Other details for a proper calculation
Several additional details should be taken into account during the calculation process. First,  depending on the case, the transaction fees paid to the exchange platform or the miners are either to be taken as a reduction of the sale price or as an increase of the acquisition price

Then, to determine the overall value of the portfolio, the global value of the digital assets held by all the members of the tax household should be taken into account, regardless of the storage media (exchange platforms, wallets, etc.).

Finally, to properly determine the net taxable capital gain, it must be remembered that the capital losses are deducted exclusively from capital gains of the same nature made during the same year. Capital losses cannot be carried forward to subsequent years or be deducted from a capital gain on the sale of a well other than a digital asset.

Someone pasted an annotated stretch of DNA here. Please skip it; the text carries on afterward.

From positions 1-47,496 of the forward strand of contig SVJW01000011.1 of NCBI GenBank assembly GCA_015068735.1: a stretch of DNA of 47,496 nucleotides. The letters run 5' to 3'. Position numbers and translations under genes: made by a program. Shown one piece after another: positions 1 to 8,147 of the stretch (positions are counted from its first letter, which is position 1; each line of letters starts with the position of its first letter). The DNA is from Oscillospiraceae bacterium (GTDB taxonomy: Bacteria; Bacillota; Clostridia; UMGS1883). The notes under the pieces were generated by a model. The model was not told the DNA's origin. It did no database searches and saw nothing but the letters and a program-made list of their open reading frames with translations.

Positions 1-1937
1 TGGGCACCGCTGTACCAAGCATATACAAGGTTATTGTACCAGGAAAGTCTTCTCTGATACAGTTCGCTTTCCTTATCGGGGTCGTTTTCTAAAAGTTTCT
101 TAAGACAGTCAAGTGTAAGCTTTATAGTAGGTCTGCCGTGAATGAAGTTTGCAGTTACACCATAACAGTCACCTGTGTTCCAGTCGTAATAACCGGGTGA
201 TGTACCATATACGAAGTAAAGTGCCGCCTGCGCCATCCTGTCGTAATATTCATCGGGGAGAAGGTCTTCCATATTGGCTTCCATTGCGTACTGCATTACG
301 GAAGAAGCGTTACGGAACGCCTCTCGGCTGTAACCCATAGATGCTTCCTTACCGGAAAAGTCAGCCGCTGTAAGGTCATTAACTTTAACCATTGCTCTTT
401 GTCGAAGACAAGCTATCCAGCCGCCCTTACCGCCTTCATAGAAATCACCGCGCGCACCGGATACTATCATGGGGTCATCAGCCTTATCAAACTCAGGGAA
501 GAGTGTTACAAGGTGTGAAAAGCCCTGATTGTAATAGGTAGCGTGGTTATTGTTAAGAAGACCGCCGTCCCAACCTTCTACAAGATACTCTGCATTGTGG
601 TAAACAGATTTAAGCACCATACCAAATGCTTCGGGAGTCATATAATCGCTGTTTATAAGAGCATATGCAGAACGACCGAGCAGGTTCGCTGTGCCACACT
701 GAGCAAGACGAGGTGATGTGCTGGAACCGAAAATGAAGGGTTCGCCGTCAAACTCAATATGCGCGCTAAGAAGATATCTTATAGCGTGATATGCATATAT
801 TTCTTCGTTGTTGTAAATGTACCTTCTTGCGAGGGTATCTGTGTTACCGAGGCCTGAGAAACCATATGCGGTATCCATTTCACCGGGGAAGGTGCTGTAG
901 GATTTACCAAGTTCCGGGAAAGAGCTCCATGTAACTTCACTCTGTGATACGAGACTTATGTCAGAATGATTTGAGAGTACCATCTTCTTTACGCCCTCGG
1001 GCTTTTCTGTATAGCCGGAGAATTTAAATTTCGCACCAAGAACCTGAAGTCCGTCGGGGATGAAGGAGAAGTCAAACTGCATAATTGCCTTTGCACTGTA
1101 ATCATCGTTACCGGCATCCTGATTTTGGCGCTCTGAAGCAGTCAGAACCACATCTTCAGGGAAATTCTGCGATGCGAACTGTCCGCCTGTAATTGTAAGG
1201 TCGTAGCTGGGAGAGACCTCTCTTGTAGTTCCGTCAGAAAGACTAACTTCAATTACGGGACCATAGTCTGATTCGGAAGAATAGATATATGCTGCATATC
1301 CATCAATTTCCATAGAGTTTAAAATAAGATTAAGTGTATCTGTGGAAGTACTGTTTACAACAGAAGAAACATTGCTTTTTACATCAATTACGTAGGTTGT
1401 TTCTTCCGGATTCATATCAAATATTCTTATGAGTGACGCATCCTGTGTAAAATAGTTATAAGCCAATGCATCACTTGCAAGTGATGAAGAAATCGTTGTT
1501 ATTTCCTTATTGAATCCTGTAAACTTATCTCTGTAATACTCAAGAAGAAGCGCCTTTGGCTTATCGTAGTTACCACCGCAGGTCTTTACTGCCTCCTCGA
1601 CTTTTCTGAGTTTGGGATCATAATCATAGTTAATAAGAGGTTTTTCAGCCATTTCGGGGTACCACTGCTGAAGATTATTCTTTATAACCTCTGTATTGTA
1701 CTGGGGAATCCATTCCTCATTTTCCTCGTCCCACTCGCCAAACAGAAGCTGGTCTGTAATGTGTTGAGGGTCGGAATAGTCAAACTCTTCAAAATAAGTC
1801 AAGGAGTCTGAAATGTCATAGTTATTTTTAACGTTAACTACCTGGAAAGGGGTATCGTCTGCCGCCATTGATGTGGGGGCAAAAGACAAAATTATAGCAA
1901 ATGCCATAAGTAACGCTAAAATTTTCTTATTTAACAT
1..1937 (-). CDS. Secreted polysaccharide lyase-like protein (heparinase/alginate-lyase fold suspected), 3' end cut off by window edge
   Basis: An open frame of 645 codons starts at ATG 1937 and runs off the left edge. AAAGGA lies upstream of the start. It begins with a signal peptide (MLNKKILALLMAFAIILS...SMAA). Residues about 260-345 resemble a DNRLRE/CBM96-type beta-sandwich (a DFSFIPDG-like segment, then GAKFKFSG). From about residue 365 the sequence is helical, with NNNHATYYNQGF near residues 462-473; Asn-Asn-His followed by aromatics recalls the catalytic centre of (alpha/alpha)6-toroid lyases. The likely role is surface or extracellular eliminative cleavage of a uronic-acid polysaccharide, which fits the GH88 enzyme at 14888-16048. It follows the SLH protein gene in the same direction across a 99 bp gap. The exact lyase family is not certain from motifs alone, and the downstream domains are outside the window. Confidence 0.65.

The result is between capital gains and losses, if the amount of the difference between the two is negative, it will not be taxed. To determine the tax base of your cryptocurrency assets, it is advisable to call on a tax expert specializing in cryptocurrency or to adopt a simpler and more practical solution by using a tool that will save you the hassle and time of calculation such as Blockpit crypto-tax software.

Note that if the total capital gains over the year are equal to or less than the sum of 305 euros per household, no tax will be due. 

How to report your cryptocurrencies to the tax authorities?
The following documents must be completed in order to report cryptocurrencies’s gains for tax purposes:

  • Cerfa no. 2042: This is the income tax declaration form. It is possible to complete line 3AN of the declaration in the event of an overall capital gain or line 3BN in the event of an overall loss in value on your digital assets.